The sort purity determines how many drops (and, as a result, how many target events) will be sorted into your collection device(s). Your sample enters the flow cell in a stream but leaves in drops. The instrument considers three drops: The leading drop, which has already been interrogated by (in the beam of) the laser(s), the interrogated drop, which is currently being interrogated, and the trailing drop, which has yet to be interrogated.
A mask is a region of the stream which is monitored for the presence of cells of interest (defined by BD Biosciences FACSAria Training Manual). Masks divide cells into 32 equal segments, and choosing different types of available masks determines how drops will be deflected if a sorting conflict occurs (BD Biosciences FACSAria Training Manual).
The various sort precision modes that are available to choose include three types of masks in combination: yield, purity, and phase.
If a target particle falls within the user-defined yield mask, the interrogated drop and the drop adjacent to the target particle will be sorted (BD FACSAria Training Manual). For example, if a yield mask=16 is chosen (meaning 8/32 segments will be selected on each side of the drop) and the target particle falls inside the yield mask, both the interrogated drop and the drop adjacent to the target particle will be sorted (see below).
There are two interesting and useful cases of the yield mask. One case is yield mask=32. This means that 2 drops will always be sorted. This can be useful when you want to retrieve a high number of target particles. Another interesting case is yield mask=0. This means that one drop with always be sorted.
The purity mask differs from the yield mask in that it looks at the leading/trailing drops as well as the interrogated drop before making a sort determination. If a target particle is in the interrogated drop and a non-target particle is within user-determined purity mask, the interrogated drop will not be sorted. This is useful if you want to reduce the number of non-target particles in your sorted samples.
Consider the case below, where the purity mask=16:
Because the purity mask=16 and the non-target particle falls within the purity mask on the trailing drop, the interrogated drop is not sorted even though it contains a target particle. However, (as an example) if the purity mask had been 8, the particle would have been sorted (barring bad graphics…). As stated previously, the purity mask can reduce the number of non-target cells that end up in your sorted populations. However, it does so at the expense of target cells being wasted.
The phase mask may at first seem counter-intuitive. If a target particle is within the phase mask, the interrogated drop will not be sorted. Yes, you read that correctly. Take a look at the example below:
The phase mask=16, and target particle falls within the phase mask; therefore the interrogated drop is not sorted. Why would you want to do this? In order to understand why this might be useful, it is necessary that when the sample is interrogated by the instrument, it is still in a stream–there are not yet any droplets. The instrument calculates the rate of droplet formation and when it thinks the interrogated target particle will be in a droplet, and then sorts what it thinks is the appropriate particle. This is, of course, over-simplified, and sorting depends on many other factors. However, a phase mask can help you to minimize the chance of your target particle being “bumped” into the wrong drop (i.e., the trailing drop rather than the interrogated drop) by any inaccuracies that might exist.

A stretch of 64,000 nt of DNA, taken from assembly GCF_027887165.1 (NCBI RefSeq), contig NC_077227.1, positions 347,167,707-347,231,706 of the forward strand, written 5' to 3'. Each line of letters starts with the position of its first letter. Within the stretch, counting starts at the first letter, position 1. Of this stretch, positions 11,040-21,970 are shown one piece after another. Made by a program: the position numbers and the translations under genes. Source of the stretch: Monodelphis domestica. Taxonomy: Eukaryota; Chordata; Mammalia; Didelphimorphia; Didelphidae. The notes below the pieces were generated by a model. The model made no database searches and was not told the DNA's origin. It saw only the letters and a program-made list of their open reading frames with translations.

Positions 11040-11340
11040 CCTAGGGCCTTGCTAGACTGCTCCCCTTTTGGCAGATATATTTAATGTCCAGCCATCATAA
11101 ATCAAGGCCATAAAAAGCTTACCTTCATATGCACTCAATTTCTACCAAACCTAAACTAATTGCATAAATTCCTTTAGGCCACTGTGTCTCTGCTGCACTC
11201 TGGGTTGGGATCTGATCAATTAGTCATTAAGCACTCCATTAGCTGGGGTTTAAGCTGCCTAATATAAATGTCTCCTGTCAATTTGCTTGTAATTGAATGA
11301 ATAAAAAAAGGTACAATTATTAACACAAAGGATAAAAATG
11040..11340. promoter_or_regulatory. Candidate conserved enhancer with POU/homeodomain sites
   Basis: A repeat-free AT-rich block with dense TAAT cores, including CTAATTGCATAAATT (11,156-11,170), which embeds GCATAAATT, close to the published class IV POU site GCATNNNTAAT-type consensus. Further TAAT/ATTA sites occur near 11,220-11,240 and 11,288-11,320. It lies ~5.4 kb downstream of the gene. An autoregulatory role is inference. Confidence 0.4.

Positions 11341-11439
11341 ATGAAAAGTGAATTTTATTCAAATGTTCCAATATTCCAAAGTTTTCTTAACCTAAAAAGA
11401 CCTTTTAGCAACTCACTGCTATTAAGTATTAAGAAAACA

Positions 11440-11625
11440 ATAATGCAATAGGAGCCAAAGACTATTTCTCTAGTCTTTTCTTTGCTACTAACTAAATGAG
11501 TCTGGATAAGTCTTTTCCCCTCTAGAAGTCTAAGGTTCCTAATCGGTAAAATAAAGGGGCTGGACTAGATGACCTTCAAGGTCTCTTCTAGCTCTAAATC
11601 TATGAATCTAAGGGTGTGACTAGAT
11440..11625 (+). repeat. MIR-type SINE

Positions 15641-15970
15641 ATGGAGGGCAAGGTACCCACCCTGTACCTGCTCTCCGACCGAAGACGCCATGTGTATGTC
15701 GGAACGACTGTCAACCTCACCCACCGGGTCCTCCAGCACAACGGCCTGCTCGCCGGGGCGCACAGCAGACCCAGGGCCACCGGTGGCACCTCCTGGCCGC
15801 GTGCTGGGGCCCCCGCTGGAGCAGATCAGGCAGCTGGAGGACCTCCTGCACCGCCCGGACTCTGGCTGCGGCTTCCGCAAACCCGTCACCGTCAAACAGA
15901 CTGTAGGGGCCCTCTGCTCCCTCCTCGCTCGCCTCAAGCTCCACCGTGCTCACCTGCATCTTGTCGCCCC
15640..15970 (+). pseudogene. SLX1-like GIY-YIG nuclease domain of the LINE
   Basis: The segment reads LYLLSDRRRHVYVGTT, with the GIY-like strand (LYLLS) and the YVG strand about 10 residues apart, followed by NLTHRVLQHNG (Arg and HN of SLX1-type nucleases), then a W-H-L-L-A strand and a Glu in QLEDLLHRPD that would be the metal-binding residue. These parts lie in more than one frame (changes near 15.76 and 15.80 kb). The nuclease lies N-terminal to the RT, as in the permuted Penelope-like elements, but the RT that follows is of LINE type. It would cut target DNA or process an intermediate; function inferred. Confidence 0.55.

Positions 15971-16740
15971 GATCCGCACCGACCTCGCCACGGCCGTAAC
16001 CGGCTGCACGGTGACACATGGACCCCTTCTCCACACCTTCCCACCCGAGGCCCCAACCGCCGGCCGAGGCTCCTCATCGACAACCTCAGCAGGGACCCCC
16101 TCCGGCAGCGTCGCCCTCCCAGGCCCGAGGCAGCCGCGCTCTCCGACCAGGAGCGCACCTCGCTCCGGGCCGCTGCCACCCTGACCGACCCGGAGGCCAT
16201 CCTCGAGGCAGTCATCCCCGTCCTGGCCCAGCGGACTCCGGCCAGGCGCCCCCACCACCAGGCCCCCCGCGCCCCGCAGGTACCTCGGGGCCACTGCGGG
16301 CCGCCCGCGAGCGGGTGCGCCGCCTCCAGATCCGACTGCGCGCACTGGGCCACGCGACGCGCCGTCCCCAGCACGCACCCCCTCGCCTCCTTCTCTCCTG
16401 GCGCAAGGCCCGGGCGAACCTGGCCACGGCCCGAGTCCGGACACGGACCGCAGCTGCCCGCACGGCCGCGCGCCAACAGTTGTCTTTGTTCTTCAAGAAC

Precision modes combine the masks into usable modes that allow users to decide how stringent they want their sorting conditions to be. Here is a summary of the standard precision modes available on the Aria II:
Purity Precision Mode means that if a non-target drop is 1/2 drop away, sorting of the drop containing a target particle will not occur. Purity is recommended for 2-way sorting.
4-Way Purity Precision Mode means that 1 drop only will be sorted. This is recommended for 4-way sorting.
Yield Precision Mode means that 2 drops will be sorted no matter what: the drop containing the target particle and the drop adjacent to it. This is recommended for enrichment or rare populations.Single Cell Precision Mode
means that if 2 target cells are in the interrogated drop, the drop will not be sorted. This is recommended for sorting onto a plate.
It is possible to make a custom configuration if you feel it is necessary. Contact the operator if you would like to do so or if you would like assistance in doing so.
When considering precision modes, remember that a yield mask and a phase mask cannot be used together (at least one has to be 0).
Also remember that when performing 4-way sorting or when sorting onto plates, there can be some contamination by non-target particles (mostly those meant for other collection vessels or wells). This can be reduced by using a yield mask=0 or a phase mask.
If you have any further questions or would like to discuss sort purity, please feel free to contact the operator.